I Hear an Army (op. 10, no. 3)

(1937)

“I Hear an Army” is the finale in Samuel Barber's Three Songs, Op. 10, published in 1939. Barber uses an aggressive, galloping accompaniment to mirror James Joyce’s poetic comparison of the approach of an army (and its thunderous horses) with the anger, bitterness, and betrayal experienced after the dissolution of a relationship.

I Hear An Army
by James Joyce


I hear an army charging upon the land,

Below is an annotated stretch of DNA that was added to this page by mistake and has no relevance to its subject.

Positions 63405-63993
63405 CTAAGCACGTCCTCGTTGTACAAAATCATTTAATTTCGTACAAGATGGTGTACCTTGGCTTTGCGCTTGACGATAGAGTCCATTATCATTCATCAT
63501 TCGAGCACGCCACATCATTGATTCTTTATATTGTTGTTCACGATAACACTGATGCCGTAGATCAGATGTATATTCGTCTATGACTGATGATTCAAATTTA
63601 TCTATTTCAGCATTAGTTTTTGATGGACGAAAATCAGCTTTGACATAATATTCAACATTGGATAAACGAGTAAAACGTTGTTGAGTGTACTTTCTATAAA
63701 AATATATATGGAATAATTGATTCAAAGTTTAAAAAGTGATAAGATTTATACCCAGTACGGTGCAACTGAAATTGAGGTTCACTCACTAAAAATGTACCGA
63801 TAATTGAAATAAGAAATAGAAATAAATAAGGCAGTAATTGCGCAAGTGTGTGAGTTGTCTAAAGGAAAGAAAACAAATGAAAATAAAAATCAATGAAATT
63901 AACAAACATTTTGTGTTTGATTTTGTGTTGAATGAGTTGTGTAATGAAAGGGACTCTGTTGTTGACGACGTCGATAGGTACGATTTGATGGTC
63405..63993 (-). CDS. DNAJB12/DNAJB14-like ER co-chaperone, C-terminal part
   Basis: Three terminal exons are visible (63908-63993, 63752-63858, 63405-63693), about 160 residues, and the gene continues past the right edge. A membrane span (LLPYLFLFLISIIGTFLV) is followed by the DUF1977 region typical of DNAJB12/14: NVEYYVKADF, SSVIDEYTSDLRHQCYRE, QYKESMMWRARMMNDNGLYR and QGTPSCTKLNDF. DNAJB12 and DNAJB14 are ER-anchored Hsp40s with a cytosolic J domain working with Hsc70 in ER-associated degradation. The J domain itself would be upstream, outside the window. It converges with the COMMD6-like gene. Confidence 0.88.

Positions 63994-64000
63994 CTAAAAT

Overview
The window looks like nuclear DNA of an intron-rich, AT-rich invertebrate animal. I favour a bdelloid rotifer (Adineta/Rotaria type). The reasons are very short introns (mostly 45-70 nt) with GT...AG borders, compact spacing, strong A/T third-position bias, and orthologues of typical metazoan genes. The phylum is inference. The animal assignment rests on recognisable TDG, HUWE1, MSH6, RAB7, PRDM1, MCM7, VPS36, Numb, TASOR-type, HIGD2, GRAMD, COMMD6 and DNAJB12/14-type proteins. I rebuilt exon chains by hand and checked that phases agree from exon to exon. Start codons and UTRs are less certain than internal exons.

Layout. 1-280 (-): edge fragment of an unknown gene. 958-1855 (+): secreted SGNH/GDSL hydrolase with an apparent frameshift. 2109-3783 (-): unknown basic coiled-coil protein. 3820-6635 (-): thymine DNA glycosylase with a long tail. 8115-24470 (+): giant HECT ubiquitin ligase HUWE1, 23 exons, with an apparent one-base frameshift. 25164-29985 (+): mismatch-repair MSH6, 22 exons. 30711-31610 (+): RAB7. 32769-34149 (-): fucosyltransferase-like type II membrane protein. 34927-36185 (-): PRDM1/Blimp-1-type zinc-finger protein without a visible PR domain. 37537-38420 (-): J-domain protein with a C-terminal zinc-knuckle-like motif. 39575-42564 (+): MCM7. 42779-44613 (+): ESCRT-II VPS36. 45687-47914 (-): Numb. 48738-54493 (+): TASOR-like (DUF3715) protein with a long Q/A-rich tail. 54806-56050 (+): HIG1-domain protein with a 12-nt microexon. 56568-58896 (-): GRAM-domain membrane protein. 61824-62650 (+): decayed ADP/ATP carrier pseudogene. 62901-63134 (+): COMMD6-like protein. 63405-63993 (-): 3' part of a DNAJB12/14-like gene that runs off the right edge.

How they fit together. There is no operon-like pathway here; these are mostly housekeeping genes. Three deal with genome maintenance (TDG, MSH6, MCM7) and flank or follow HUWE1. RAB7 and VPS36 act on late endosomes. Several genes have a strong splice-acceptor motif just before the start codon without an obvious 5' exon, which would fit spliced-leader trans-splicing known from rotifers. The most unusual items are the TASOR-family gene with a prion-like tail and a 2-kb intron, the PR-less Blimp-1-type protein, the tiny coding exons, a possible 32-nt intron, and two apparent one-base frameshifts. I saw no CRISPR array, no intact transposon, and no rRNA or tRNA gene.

And the thunder of horses plunging, foam about their knees:
Arrogant, in black armour, behind them stand,
Disdaining the reins, with flutt'ring whips, the charioteers.


They cry unto the night their battlename:
I moan in sleep when I hear afar their whirling laughter.
They cleave the gloom of dreams, a blinding flame,
Clanging, clanging upon the heart as upon an anvil.


They come shaking in triumph their long, green hair:
They come out of the sea and run shouting by the shore.
My heart, have you no wisdom thus to despair?
My love, my love, why have you left me alone?


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